“Where words fail, music speaks.” So said Hans Christian Andersen.
This is never more apparent than when people with the most complex conditions are given relief and healing – like the work done by Chiltern Music Therapy.
This award-winning not-for-profit group offers music therapy for people with learning disabilities and psychiatric disorders as well as end-of-life patients and premature babies.
But, other than sounding nice, what can music really do?
“Everyone has a connection to music in some way, and it can be a powerful tool in marking events in our lives,” says Rebecca Pryce, director of services.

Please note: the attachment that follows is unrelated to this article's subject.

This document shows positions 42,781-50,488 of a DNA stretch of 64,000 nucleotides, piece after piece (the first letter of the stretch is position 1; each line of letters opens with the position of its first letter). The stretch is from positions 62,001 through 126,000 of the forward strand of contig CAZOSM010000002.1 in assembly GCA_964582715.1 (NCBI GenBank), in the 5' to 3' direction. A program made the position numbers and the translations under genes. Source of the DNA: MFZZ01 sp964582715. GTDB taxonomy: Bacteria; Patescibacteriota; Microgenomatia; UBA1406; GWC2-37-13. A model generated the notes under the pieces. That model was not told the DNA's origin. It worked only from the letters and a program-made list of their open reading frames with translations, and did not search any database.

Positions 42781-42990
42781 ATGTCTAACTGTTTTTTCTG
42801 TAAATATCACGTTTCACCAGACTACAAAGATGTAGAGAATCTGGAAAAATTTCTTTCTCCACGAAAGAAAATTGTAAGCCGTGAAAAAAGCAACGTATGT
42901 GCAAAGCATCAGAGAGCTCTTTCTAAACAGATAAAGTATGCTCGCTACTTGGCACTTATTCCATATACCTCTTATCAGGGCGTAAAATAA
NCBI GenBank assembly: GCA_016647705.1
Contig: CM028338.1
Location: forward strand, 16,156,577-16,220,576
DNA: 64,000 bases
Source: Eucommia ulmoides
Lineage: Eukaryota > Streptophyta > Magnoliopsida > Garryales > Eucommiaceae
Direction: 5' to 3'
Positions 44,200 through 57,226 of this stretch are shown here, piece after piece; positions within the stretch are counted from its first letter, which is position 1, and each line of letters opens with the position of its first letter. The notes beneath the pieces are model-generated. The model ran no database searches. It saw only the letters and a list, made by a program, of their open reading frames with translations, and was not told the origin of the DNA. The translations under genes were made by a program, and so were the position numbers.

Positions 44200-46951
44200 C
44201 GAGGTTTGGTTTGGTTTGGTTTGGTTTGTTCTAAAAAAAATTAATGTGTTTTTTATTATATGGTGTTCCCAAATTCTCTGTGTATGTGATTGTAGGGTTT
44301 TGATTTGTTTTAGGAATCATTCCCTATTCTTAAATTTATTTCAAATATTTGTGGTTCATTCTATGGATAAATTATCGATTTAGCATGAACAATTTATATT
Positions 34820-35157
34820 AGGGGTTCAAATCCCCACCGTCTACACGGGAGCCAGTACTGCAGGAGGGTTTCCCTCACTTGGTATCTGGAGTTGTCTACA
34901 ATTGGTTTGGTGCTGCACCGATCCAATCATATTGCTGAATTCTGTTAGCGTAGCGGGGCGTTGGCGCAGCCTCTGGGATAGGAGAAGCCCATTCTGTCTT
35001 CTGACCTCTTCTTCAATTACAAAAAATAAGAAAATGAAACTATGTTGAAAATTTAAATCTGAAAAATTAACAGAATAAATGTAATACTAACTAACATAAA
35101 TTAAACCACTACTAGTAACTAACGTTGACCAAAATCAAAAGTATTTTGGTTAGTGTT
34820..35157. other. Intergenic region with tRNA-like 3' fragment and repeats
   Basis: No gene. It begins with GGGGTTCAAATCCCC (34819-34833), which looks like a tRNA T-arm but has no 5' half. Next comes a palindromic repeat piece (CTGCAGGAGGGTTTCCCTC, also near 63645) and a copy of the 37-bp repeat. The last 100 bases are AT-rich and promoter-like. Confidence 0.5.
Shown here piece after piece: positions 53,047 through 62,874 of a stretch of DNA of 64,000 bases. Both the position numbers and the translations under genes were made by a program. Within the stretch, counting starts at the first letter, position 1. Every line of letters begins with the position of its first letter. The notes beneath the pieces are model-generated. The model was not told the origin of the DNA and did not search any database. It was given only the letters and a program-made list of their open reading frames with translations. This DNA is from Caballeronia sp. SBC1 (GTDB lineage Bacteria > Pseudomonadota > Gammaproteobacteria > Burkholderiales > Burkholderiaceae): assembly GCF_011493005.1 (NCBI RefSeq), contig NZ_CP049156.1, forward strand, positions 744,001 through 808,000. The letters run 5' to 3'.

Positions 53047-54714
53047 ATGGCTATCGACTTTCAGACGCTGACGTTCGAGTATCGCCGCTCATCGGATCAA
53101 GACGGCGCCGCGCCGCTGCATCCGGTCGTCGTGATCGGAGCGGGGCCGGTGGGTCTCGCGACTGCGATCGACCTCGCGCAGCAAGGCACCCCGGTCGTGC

“In music therapy sessions, we see very powerful responses to music, which is incredible, and you can see someone suddenly light up and connect with music or memories.”
One member of the community therapy group agrees, saying: “I didn’t realise the song-writing potential I had in me, and the group has helped me to realise my own musical abilities.”
Some of the most innovative work they’re doing is with premature babies and their families. Based on mounting evidence, the team work towards reducing the baby’s stress and even improving his or her breathing. Feeding and bonding can also be helped with music.
Chiltern Music Therapy provides services in Buckinghamshire, Hertfordshire, Hampshire, Surrey, Oxfordshire and London